(M) Julia Blake, Firass Dirani
This taut, tension-filled two-hander set in the claustrophobic confines of a Jewish widow’s apartment will have you absorbed to the very last frame.
The setting is Melbourne: Sadiq Mohammad (Firass Dirani) has narrowly escaped an inner city bombing attack on a local synagogue that has injured and killed many — including his partner in crime.
With the hunt on for Mohammad and helicopters overhead, he bundles Jewish widow Ulah Lippman (Julia Blake) into her apartment to disappear while awaiting instructions.
The spirited elderly victim quickly traverses terror and settles on a battle of wills with the young man, who is menacing at first but soon loses his resolve and collapses with a shrapnel wound.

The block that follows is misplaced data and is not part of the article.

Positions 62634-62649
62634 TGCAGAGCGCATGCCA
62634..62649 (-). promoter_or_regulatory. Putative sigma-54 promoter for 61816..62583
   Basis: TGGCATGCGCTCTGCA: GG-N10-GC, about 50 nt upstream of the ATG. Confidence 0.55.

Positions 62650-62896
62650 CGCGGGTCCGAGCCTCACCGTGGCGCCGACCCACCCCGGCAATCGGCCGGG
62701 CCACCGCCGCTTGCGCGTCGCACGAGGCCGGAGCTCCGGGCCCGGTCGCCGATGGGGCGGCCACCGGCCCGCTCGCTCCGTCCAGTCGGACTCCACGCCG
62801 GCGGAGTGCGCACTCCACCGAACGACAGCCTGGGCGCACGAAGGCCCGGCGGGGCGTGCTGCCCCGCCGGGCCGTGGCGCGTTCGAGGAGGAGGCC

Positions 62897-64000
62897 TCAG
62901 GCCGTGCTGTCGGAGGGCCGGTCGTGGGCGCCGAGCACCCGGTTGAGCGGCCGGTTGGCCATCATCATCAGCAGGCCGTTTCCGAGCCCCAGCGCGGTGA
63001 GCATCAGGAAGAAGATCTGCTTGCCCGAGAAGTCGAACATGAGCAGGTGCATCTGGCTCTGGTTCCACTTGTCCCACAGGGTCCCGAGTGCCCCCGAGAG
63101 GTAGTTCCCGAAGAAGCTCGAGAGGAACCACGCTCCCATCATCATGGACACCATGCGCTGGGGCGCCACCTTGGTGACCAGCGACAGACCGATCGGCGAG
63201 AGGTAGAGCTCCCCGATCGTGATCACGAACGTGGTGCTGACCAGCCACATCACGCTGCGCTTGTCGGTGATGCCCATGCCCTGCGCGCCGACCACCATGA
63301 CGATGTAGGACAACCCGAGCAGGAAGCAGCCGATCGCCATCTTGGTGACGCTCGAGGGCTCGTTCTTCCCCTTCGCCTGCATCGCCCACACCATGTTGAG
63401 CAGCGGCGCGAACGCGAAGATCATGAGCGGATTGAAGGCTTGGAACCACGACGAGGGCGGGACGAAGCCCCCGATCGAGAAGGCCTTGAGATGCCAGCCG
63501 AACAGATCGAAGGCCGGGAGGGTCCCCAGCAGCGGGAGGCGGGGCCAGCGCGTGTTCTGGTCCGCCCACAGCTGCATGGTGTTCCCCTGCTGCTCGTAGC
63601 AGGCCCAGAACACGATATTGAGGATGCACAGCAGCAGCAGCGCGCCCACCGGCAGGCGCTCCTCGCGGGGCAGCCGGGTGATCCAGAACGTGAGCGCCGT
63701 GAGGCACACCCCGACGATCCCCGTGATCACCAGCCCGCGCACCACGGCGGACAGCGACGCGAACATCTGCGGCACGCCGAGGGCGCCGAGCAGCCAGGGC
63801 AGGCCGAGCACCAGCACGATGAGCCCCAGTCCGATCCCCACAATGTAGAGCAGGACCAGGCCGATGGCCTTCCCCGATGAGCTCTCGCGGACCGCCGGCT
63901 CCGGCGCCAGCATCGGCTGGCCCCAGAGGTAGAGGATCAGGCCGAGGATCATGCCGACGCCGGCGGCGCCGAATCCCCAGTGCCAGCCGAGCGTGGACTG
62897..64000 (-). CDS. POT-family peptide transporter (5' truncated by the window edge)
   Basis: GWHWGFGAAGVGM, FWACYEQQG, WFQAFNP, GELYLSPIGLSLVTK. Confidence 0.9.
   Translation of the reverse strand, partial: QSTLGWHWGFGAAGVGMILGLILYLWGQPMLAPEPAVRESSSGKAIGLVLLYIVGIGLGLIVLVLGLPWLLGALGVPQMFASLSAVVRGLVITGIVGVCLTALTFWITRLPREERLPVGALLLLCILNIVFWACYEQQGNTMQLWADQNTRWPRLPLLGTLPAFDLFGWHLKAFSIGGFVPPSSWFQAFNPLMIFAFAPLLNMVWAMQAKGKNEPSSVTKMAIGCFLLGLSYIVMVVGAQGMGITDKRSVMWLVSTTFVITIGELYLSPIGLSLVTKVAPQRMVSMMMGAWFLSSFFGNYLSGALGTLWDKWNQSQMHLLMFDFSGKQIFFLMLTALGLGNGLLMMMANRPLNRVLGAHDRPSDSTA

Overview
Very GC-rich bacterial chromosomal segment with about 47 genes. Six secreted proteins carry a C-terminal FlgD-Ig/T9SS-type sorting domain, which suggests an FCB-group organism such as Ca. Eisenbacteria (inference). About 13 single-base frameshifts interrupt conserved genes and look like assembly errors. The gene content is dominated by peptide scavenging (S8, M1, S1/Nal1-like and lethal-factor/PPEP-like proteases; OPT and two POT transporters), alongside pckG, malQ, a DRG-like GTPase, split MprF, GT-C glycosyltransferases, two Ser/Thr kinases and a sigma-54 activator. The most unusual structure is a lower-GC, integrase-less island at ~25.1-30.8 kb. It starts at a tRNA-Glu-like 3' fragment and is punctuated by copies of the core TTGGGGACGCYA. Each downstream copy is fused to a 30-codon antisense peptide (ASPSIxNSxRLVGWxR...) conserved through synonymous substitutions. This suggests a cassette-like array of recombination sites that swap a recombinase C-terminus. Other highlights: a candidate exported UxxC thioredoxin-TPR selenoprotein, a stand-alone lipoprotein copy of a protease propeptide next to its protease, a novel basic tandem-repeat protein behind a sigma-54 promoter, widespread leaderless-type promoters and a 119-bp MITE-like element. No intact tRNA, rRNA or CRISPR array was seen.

As the tense war of wills and ideologies continues Lippman nurses Mohammad back to health while hiding him from authorities and a pesky neighbour.
They argue over the vexing complexities of the conflict in the Middle East over the course of this 89 minute film. The beauty is the way it carefully and cautiously develops the characters and their back stories.
With a screenplay that is so tight (at times airless) it has the slow build of a burning ember. Blake and Dirani give their characters nuance that slowly reveal a developing bond.
A screenplay like this doesn’t come around very often. This could have been written for the stage. In microcosm it is able to address global issues and also enables the viewer to care for the plight of both the victim and the perpetrator. It is as absorbing a piece of cinema as the issues it deals with.
Rather than being a stereotype, Dirani’s performance as Mohammad travels effortlessly through the screenplay. Blake’s character embodies grace, forgiveness and compassion in her performance, making this film a genuinely moving and worthwhile experience.